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16 Ultimate Contemporary Villain Numbers

Antagonists in theatre are diverse in personalities and motives, and villain numbers are often the most memorable in their respective shows. Whether they rise up in politics or shatter people’s expectations one chandelier at a time, contemporary villains are maliciously marvelous. In fact, the best villains are the ones who also fit into protagonist roles, claiming the center of attention for most of their show.

To honor some of the more recent villains in musical theatre, here are 16 of our favorite contemporary villain numbers, with contemporary meaning everything from 1989 onward1.

1. ’Poor Unfortunate Souls’ from ‘The Little Mermaid’

This classic Disney villain number features Ursula the Sea Witch taking away Ariel’s voice in exchange for the mermaid becoming human for three days. Sherie Rene Scott (“The Last Five Years,” “Women on the Verge of a Nervous Breakdown”) performed this song for the Broadway adaptation.

2. ’Be Prepared’ from ‘The Lion King’

Scar, Mufasa’s brother, plots with the hyenas to have Mufasa and his son, Simba, murdered so that Scar can take over the Pridelands.

3. ‘Meant to Be Yours’ from ‘Heathers’

J.D. confronts his partner-in-crime, Veronica, telling her that instead of killing her, he plans on wiping out their high school’s entire student body.

4. ‘Hellfire’ from ‘The Hunchback of Notre Dame’

Judge Frollo faces an internal struggle as he lusts after Esmeralda while blaming her for his descent into darkness.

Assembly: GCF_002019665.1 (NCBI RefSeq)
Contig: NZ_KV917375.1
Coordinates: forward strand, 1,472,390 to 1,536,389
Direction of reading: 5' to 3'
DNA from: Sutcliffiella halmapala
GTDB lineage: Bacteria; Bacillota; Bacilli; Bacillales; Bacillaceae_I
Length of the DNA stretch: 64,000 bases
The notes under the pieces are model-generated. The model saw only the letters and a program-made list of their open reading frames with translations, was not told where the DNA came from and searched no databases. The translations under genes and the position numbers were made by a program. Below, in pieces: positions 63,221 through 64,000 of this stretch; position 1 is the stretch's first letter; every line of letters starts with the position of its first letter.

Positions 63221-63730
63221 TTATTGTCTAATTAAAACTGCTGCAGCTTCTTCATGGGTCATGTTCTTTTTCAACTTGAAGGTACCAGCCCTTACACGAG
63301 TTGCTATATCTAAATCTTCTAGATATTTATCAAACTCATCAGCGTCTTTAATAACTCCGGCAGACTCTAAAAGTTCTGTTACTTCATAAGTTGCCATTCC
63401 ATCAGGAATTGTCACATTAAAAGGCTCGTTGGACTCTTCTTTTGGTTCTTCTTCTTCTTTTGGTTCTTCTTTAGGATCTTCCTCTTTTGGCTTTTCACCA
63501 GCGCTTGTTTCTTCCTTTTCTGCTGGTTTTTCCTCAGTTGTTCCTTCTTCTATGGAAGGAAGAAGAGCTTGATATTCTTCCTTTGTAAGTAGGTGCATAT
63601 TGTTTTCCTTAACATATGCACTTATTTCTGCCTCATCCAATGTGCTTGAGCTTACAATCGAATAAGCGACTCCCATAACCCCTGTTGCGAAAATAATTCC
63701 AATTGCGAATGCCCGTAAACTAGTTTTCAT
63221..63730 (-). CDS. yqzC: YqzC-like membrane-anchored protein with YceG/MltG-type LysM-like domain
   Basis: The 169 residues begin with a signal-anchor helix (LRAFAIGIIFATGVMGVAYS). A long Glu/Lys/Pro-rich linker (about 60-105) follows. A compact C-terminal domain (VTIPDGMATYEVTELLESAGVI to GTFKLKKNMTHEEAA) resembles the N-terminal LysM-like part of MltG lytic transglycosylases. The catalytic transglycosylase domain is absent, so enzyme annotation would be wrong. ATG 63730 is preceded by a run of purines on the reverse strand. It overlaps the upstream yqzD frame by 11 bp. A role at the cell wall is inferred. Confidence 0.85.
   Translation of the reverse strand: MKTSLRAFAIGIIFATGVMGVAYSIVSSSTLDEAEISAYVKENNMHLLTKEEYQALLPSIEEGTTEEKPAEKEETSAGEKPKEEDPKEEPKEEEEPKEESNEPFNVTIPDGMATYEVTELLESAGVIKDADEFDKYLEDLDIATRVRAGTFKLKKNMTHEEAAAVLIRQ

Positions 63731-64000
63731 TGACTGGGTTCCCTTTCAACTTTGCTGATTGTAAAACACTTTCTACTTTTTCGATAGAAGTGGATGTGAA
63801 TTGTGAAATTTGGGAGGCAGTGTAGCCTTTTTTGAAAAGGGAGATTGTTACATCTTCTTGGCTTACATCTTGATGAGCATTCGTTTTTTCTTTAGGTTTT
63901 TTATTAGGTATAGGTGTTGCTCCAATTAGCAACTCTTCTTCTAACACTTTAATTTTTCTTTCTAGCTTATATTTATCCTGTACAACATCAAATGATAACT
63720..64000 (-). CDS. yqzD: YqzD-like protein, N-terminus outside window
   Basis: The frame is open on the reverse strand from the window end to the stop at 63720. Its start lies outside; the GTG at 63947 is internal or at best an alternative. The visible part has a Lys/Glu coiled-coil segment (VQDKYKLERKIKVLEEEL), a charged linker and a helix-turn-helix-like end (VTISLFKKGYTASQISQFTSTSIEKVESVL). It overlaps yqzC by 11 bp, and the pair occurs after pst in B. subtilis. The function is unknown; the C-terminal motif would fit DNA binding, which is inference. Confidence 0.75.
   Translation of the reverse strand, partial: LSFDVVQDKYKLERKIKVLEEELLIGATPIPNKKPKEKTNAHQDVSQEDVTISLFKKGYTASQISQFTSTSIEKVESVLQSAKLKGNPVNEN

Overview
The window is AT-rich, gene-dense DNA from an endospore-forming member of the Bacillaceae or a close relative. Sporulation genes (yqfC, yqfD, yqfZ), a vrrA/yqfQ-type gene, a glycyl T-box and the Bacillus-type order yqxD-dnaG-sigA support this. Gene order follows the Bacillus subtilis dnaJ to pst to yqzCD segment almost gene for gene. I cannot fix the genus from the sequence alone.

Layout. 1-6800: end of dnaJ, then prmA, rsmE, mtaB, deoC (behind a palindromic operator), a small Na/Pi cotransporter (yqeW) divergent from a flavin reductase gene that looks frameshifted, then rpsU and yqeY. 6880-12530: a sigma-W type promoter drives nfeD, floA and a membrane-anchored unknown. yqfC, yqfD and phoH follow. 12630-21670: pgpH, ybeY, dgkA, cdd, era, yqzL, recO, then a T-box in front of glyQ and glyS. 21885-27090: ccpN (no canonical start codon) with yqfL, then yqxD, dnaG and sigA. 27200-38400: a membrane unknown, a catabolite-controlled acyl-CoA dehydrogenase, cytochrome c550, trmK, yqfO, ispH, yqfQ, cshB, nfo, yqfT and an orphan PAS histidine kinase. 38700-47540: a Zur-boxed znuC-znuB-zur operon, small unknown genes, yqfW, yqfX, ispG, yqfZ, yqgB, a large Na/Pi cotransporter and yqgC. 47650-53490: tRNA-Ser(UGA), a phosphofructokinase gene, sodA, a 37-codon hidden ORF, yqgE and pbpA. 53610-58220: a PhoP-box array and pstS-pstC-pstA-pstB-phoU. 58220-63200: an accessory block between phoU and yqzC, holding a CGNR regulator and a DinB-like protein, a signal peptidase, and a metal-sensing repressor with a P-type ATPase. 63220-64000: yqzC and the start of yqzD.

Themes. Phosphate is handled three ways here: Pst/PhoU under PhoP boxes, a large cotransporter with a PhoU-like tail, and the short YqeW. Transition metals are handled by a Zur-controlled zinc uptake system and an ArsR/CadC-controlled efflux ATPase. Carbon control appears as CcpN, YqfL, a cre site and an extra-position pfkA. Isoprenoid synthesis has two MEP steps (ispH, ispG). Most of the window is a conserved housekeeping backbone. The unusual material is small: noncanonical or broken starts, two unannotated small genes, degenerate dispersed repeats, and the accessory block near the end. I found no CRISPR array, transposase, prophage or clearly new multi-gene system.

5. ‘Alive!’ from ‘Jekyll and Hyde’

After drinking a potion, Henry Jekyll is consumed by his alter ego, Edward Hyde, and sets out to wreak havoc throughout London.

6. ‘Miss Baltimore Crabs’ from ‘Hairspray’

Velma von Tussle, who produces “The Corny Collins Show,” encounters Tracy Turnblad for the first time and is repulsed by Tracy’s plus-sized figure and progressive views.

7. ‘The Room Where It Happens’ from ‘Hamilton’

As a result of the Compromise of 1790, Aaron Burr, rival of Alexander Hamilton, decides to run as a Democratic-Republican candidate to be in the same league as Hamilton, Thomas Jefferson and James Madison.

8. ‘The Smell of Rebellion’ from ‘Matilda’

Miss Trunchbull, the headmistress of Crunchem Hall, puts Miss Honey’s class through a brutal gym lesson and has an argument with Matilda.

9. ‘The Beauty Underneath’ from ‘Love Never Dies’

The Phantom leads the musical child prodigy Gustave (Christine’s son) through the grotesque wonders of Phantasma.

10. ‘I Will Prevail’ from ‘Wonderland’

With Chloe, the Caterpillar, El Gato and the White Knight in her captive, the Mad Hatter is determined to win her battle.

11. ‘Mr. Cladwell’ from ‘Urinetown’

The staff of the Urine Good Company sing their praises of corrupt CEO Caldwell B. Cladwell.

12. ‘Falcon in the Dive’ from ‘The Scarlet Pimpernel’

Citizen Chauvelin, an agent for the French, resolves to help Robespierre find out who the Scarlet Pimpernel is.

13. ‘Hard to Be the Bard’ from ‘Something Rotten’

Suffering from writer’s block, Shakespeare complains about how hard it is to be famous.

14. ‘Killing Spree’ from ‘American Psycho’

After killing Paul Owen and taking his place in Owen’s apartment, Patrick Bateman continues to commit more murders for three months.

15. ‘When the Going Gets Tough’ from ‘SpongeBob SquarePants’

To help combat the nearby volcano, Plankton tells Bikini Bottom’s citizens to enter his escape pod, which will then hypnotize them into working for Plankton’s restaurant, the Chum Bucket.

16. ‘Like Father, Like Son’ from ‘Aida’

Zoser, the chief minister of Egypt, warns that Radames’ affair with the Nubian princess Aida could cost Radames his chance of becoming the next pharaoh.

Did we leave out your favorite contemporary villain number? Let us know in the comments below…


Written by Joseph Kisiday

Joseph Kisiday is a 2016 graduate from Christopher Newport University, majoring in Music Composition. Joseph's love for theatre came at a young age through discovering the musicals of Andrew Lloyd Webber, such as "Cats" and "The Phantom of the Opera." When he is not writing, Joseph can be found watching operas or Miyazaki films.


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